Catholic Education: Atmosphere Pedagogy

The pedagogy of Father Joseph Kentenich, founder of the Schoenstatt’s movement. How it all began.
by Yvonne Barzil | Source: Schoenstatt Press Office

One of Fr. Kentenich’s most fascinating – and yet-to-be-fully-unpacked concepts was what he called “atmosphere pedagogy.” The first time I heard those words, (being a child of the “Star Wars” generation) they conjured thoughts of outer space & other planets. And indeed perhaps there is some relevance.  We all grow up in a particular atmosphere – a blend of many ‘atmospheres’ - in our homes and schools, in our countries, even within ourselves.  The atmosphere at home may be warm & loving, accepting and comfortable, or for some it is filled with anger & tension, fear or insecurity.

I am remembering one day in summer, I had picked up a teenage mother to take her to her work place.  Coming from the apartment at back, I heard a barrage of foul language and shouting.  As I stepped outside, there stood a mother with two young girls.  They were obviously going swimming as the girls had donned swimsuits & brightly colored floaties.  As the children were getting into the car, the mother continued cursing at them vociferously all the while, and saying the most hateful things about how stupid they were, etc.  I was so taken aback and distressed for the children and for the mother.  How in the world could they go have a joyful, relaxed time at the beach when this barrage of filth was poured over their heads and into their hearts.  Evidently the stream of foul language and shouting was the norm for their everyday life. I wanted to cry and cry, cry for the children and cry for the mother. How would those children learn to bless others and feel deep within themselves that they were God’s beloved children?  How would they learn to take in the beauty of God’s creation and swim in awe and wonder? How be merciful with others’ weaknesses and shortcomings?

There are endless examples recounting the same phenomena.  Some, so powerful and unforgettable because of the human impact, illustrate poignantly what Fr. Kentenich meant by atmosphere pedagogy. I will never forget listening to an interview on NPR (National Public Radio) on my way home from work.  I sat in the driveway in my car long after I had arrived at home, engrossed by what I was hearing.  The interview was with Nathan McCall, a journalist for the “Washington Post.”  He was describing his experiences growing up in a neighborhood where drug trafficking, gang rape and violence were the norm of the day.  He spent 3 years in prison where he experienced a conversion, but then had to struggle to turn his life around from the accustomed patterns of anger and violence. His book, “Makes Me Wanna Holler,” is almost too painful to read.  I reflected for a long time afterward – not only on systems of sin that keep people imprisoned in nightmarish conditions, but also on what Fr. Kentenich desired and what Our Lord desires for a redeemed people.  What would it take, what does it take to create a culture where goodness and love reign? How can we work with families in such a way that the atmosphere is pregnant with God’s presence, and they see God’s providence and loving care at every turn?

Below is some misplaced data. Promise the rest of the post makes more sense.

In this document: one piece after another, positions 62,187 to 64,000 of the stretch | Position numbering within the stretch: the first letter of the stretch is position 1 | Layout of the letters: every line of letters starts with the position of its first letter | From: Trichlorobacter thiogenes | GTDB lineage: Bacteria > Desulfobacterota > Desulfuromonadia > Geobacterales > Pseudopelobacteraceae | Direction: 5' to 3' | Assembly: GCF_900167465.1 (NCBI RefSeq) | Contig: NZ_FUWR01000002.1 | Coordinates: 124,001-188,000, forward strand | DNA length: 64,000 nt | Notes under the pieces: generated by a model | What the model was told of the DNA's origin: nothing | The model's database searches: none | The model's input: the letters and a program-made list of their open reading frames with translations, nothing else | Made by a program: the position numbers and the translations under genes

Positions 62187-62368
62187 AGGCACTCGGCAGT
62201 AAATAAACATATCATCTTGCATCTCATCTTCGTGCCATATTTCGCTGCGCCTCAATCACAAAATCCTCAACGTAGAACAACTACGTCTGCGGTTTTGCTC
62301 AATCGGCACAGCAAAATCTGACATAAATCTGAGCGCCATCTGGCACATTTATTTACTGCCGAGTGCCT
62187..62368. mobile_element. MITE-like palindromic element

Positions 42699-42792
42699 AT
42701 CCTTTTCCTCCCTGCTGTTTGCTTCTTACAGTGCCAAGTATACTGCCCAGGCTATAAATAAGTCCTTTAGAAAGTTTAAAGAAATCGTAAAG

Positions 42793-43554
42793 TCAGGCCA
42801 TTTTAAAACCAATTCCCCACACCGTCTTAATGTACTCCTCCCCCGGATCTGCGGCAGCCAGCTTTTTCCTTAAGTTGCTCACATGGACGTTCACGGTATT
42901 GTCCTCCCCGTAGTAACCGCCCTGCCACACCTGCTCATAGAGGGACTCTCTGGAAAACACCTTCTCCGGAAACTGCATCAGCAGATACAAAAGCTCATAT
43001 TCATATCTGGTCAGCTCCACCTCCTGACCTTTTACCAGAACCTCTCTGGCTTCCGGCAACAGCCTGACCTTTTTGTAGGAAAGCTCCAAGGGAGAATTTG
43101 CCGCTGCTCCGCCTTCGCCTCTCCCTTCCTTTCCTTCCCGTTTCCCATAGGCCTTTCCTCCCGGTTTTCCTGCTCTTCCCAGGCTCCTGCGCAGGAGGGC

In the United States, as a reaction (or response – as the case may be) to an oversexualized, overbrutalized, media driven culture, there has arisen a tremendous movement to homeschool one’s children.  Untold parents have decided that the atmosphere in the public school system and (often, sadly enough, in the Catholic school system as well) is toxic to the healthy development of the child, let alone a full development of his spiritual life.  Hence, the move to educating the children in an atmosphere where faith and love and grace and organic growth prevail experiences sizeable expansion.  Parents want to create a culture of goodness, purity, wholeness and holiness for their children, a culture where God is the center and life giving force.


 
Questions for Meditation:

  1. What was the atmosphere in my home like?
  2. What do I want to do differently in my own home? What maintain?
  3. What is it like in my home now? Is it relaxed and harmonious, forgiving and flexible? Or tense and angry?
  4. What atmosphere do I have at work?
  5. What atmosphere do my children live in? 
  6. What is the atmosphere inside me like?


Practical Application: Try to become keenly aware of the atmosphere that I live and move in and what atmosphere exudes from me.  Take time in prayer to simply present to our Lord & his Mother my situation as it is in its truth and hold myself present to them in my reality. (See the truth of my atmosphere as is it is.)


Resources for further reading/research where interested:
Npr.org – Nathan McCall (raises profound sociological questions for the development of a race and a nation)

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